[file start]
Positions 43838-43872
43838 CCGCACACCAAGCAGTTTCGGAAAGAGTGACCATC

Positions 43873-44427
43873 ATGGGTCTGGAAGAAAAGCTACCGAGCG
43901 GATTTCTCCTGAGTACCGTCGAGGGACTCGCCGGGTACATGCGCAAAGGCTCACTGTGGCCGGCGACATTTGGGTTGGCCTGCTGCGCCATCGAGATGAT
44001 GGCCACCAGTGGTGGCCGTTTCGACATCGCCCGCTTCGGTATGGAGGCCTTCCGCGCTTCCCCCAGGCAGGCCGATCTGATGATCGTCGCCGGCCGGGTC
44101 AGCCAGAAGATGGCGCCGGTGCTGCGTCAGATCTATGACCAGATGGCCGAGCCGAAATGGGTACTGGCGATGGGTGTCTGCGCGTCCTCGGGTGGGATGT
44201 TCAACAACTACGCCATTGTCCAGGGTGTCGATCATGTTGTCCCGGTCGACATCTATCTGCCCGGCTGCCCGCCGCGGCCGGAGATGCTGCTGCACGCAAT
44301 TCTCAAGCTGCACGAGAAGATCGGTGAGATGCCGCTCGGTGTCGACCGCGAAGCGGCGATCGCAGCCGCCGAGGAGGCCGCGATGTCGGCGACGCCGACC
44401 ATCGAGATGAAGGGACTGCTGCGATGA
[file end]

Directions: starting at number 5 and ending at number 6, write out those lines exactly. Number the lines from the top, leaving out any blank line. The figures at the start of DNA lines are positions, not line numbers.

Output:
43901 GATTTCTCCTGAGTACCGTCGAGGGACTCGCCGGGTACATGCGCAAAGGCTCACTGTGGCCGGCGACATTTGGGTTGGCCTGCTGCGCCATCGAGATGAT
44001 GGCCACCAGTGGTGGCCGTTTCGACATCGCCCGCTTCGGTATGGAGGCCTTCCGCGCTTCCCCCAGGCAGGCCGATCTGATGATCGTCGCCGGCCGGGTC